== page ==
Strategy for Multi-Cultural People
People Group Identification and Strategy Approaches for Multi-Lingual, Multi-Cultural or International People Segments
Orville Boyd Jenkins
In trying to implement a people group approach to gospel strategy, challenges sometimes arise when encountering a multi-lingual people group. Likewise multi-cultural groupings of people segments speaking the same language must be given more than passing consideration in determining effective incarnational strategies.
The English-language setting of some mission assignments makes it difficult to determine the appropriate language for ministry. Even with a people group approach, international settings present situations which do not fit the simple "tribal" concept of "people group." Particularly this is true for ministering to international populations in English in countries of Europe.
Often there are also many local languages in one setting, making it difficult to concentrate on or gain consistent practice and support in one language while carrying out the job assignment effectively with others of a different language group. Usually English is not the mother tongue (native language) of any of the people segments that otherwise make up a common "international" group.
Here are some thoughts on the planning
of strategy for international, multi-cultural or multi-lingual populations.
The basic strategy approach is:
What language is needed to implement incarnational ministry requirements for an identified people? In some cases this might be English. In international settings, the common integrating factor of a multi-lingual and multi-cultural grouping is often in the common international language, which is often also the primary language of many in each associated ethnic group of the international setting.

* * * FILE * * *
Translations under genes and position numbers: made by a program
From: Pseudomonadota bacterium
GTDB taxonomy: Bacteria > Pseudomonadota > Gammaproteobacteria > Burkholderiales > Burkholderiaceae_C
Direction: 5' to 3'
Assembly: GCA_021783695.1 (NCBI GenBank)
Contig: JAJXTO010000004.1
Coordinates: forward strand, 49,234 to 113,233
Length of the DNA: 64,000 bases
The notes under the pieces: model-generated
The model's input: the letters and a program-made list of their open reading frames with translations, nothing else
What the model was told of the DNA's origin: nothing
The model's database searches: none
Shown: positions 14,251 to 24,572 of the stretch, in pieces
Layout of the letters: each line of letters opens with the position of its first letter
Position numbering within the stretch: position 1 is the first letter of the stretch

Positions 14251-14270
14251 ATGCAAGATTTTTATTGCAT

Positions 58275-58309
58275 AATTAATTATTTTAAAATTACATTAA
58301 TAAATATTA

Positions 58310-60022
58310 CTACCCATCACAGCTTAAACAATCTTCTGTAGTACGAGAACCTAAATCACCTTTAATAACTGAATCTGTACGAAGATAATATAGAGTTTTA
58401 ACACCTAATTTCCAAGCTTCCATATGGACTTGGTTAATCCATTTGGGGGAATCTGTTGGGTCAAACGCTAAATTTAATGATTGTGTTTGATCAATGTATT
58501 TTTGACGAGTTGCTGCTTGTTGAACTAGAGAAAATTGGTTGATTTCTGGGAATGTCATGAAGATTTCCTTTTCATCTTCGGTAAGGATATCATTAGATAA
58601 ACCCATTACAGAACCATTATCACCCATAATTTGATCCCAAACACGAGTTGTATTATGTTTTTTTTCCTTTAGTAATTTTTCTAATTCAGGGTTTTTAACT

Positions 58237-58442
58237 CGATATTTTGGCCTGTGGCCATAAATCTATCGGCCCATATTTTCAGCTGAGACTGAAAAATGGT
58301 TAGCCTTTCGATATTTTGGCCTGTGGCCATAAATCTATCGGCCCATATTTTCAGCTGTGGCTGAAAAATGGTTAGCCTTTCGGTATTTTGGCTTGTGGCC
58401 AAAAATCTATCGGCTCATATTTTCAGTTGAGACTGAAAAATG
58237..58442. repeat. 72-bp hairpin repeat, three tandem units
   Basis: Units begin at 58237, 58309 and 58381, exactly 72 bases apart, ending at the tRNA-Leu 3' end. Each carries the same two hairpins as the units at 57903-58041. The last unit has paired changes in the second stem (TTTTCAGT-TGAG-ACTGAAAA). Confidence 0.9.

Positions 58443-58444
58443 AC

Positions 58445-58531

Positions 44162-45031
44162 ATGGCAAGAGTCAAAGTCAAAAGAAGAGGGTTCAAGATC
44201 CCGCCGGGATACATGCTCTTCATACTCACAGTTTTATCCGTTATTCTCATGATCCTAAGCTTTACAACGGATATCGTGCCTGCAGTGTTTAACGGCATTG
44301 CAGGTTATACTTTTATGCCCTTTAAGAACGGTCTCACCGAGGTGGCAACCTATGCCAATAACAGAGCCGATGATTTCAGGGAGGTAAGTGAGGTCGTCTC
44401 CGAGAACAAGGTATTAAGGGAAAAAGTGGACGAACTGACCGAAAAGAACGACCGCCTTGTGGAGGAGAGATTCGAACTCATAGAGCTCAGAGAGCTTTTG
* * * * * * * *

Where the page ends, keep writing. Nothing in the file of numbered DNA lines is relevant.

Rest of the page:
Additionally it is often the mother tongue or primary (most-used) language of the children in all segments of the international group. Thus we may see the early transitional stages of a new multi-ethnic people group in the making. See Cities and Peoples by this author.
The specific national or linguistic
or ethnic groups comprising the larger international segment may offer
additional defining characteristics for the larger international group
as a whole.
(1) identify the target group: ethnic group, age group or social group
This will involve both formal and informal research to learn who the people group as a whole are. Standard PG profile formats may be used, enhanced with any sociological and demographic tools and information. Ideally a worldview investigation will be conducted over a long period of relationship.
This is the same procedure in principle for a multi-cultural or international group as for a unitary tribe or ethnic group. A more complex multi-cultural group, however, will require more careful investigation to understand its segment and sub-identities, which are identified by the same factors as any ethno-linguistic group and its various socio-economic segments.
Much of this is accomplished through initial language learning in the community setting. Language, social interaction and underlying worldview values are all intertwined and will be involved in the overall interaction with the ethnic community or segment. Where English is the common language of the target group, more intense focus can be placed on the cultural worldview investigation.
Identification in a people group
format would identify common factors like:
Displacement in a foreign country.
Necessity to use a language other than the mother tongue (aside form what the mother tongue is).
Education of children in international school, often English.
Temporariness of location or situation.
Need for job training, etc.
(2) determine what language serves as the primary vehicle of social interaction and cultural exchange for that group